In the world of I.T, redundancy is regarded as the most important element when implementing and designing a system and/ or Infrastructure. First Hop Redundancy Protocols are commonly used to create redundancy in networking to allow a router or a layer 3 switch to act as a backup gateway on a LAN segment to automatically take over if the primary gateway fails. Without this redundancy, if this router or router interface (that serves as a default gateway) fails, the hosts configured with that default gateway will lose connection from outside networks.

End devices are typically configured with a single IP address for a default gateway. This address does not change when the network topology changes. Instead of configuring a PC with a backup default gateway an FHRP can be used to provide this redundancy seamlessly without the individual configurations on each host.

HSRP / VRRP / GLBP are all examples of first-hop redundancy protocols which we will cover briefly in the blog. They are all very similar in operation with slight differences, so it is important to note the slight differences in operation/configuration of each, along with knowing that FHRP itself is not a protocol but rather describes a specific protocol in use!

HOT STANDBY ROUTER PROTOCOL (HSRP)  the first of the First Hop Redundancy Protocols we will discuss is the first ever created and it is also Cisco proprietary, which means, it will only be used with Cisco devices. HSRP provides hosts a transparent failover mechanism connecting to a primary gateway. This provides users at the access layer with uninterrupted service to the network if the primary gateway becomes inaccessible.  To configure HSRP you enable it on a particular interface and this interface is part of a “standby” group. Besides the physical IP address of the defined interface, there’s a virtual IP address in the same subnet. The idea behind this is to perform, parallel to this, a similar configuration in an interface belonging to another router. This will effectively generate redundancy where two different interfaces from two different devices will share the same virtual IP address. This virtual IP address will then act as the host’s gateway.

Quick Notes

Basic config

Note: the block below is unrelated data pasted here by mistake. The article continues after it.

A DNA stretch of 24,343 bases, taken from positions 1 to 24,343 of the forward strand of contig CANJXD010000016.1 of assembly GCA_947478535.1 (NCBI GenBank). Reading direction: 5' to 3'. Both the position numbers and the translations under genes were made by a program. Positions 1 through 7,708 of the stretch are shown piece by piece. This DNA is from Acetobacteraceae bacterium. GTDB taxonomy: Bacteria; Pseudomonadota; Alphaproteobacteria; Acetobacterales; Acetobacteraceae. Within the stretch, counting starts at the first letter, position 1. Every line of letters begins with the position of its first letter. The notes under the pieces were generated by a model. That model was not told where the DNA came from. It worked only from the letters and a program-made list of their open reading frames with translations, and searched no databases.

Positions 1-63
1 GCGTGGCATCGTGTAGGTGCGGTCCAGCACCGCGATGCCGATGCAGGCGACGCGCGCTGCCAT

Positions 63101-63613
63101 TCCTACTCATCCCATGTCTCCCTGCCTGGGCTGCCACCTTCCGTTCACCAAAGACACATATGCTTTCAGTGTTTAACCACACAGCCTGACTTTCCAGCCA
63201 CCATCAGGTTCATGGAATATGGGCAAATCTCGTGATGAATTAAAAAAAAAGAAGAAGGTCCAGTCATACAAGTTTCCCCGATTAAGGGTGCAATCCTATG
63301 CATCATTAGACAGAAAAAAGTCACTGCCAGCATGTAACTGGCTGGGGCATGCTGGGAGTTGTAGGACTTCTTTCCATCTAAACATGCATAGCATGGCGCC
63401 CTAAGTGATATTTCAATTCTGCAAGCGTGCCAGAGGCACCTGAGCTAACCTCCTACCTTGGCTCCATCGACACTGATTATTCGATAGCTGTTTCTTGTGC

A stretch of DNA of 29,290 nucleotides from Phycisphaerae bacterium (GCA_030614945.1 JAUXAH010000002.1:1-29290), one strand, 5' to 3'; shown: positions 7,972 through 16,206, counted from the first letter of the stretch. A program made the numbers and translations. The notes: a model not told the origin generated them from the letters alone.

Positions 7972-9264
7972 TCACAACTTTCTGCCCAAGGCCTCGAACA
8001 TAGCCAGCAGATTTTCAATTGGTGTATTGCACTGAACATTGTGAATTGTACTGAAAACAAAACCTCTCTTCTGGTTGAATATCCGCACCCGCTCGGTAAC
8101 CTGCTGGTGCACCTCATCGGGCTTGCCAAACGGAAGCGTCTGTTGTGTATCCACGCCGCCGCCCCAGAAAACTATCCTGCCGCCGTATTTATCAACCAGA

• # int vlan (vlan #)
  • #Stanby (vlan #) ip x.x.x.x
  • #standby (vlan #) priority 100 (default – 100)
  • #stanfby (vlan #) preempt

HSRP interface tracking –

  • #stanby 10 track fa0/3 (decrement) default/blank  is 10
  • Cisco Proprietary
  • States – Standby and Active
  • Highest priority becomes Active
  • Timers hello 3 secs hold 10 secs- timers do not need to match
  • Always watch preemption. If Status does not change as expected, preemption may not be enabled.

THE VIRTUAL ROUTER REDUNDANCY PROTOCOL (VRRP)  VRRP stands for Virtual router redundancy protocol. VRRP is not Cisco propriety and is supported today by vendors all across the world. Network performance is improved by dynamically assigning one of the virtual routers as a default gateway using a VRRP election algorithm. This algorithm increases reliability and provides a fail-over mechanism and support for static routing. The VRRP assigns one of the routers as the master router, which manages the forwarding and routing of traffic toward all the virtual IPs associated with these routers. It also dynamically switches over to another router if the master is unavailable.

The VRRP does have its limitations. Its scope can extend only to a single subnet. The VRRP cannot affect the routing table in any way and it does not promote the IP routes either, Cisco has been trying to patent this particular protocol for some time now.

Quick Notes

Basic Config

  • #vrrp (vlan #) ip x.x.x.x
  • #vrrp (vlan #) priority 100 (default 100)

VRRP interface tracking

  • Create track object – #track (#) interface (interface number) line protocol
  • #vrrp (vlan #) track 1 decrement (default, blank is 10)
  • Not Cisco propriety, industry standard
  • States – Master and Backup
  • Highest priority becomes Master
  • Preemtion enabled by default

GATEWAY LOAD BALANCING PROTOCOL (GLBP): – HSRP and VRRP have some great features but load balancing with these protocols is more of a workaround than a native behaviour. The Gateway Load Balancing Protocol is a Cisco proprietary protocol designed to overcome the limitation of the existing redundant router protocols. GLGP uses the same concepts as with HSRP/VRRP, but the terminology is different and the behaviour is much more dynamic. Instead of having just one active router performing forwarding for the virtual router address, all routers in the group can participate and offer load balancing by forwarding a portion of the overall traffic. The advantage of that is, one of the clients has to be pointed toward a specific gateway address, and they can all have the same default set to the virtual IP address. The load balancing is provided completely through the use of virtual router MAC addresses in ARP replies returned to the client send an ARP reply with the virtual MAC address of a selected router in the group. The result is that all clients use the same gateway address but have different MAC addresses for it. 

Quick Notes

Basic Config

  • #int (interface number)
  • #glbp (#) ip x.x.x.x
  • #glbp (#) preempt
  • #glbp (#) priority 100
  • Cisco Propriety
  • Active Virtual Gateway and Active Virtual Forwarder
  • Each member of a GLBP group is an active forwarder
  • Timers hello 3 secs hold 10 secs-

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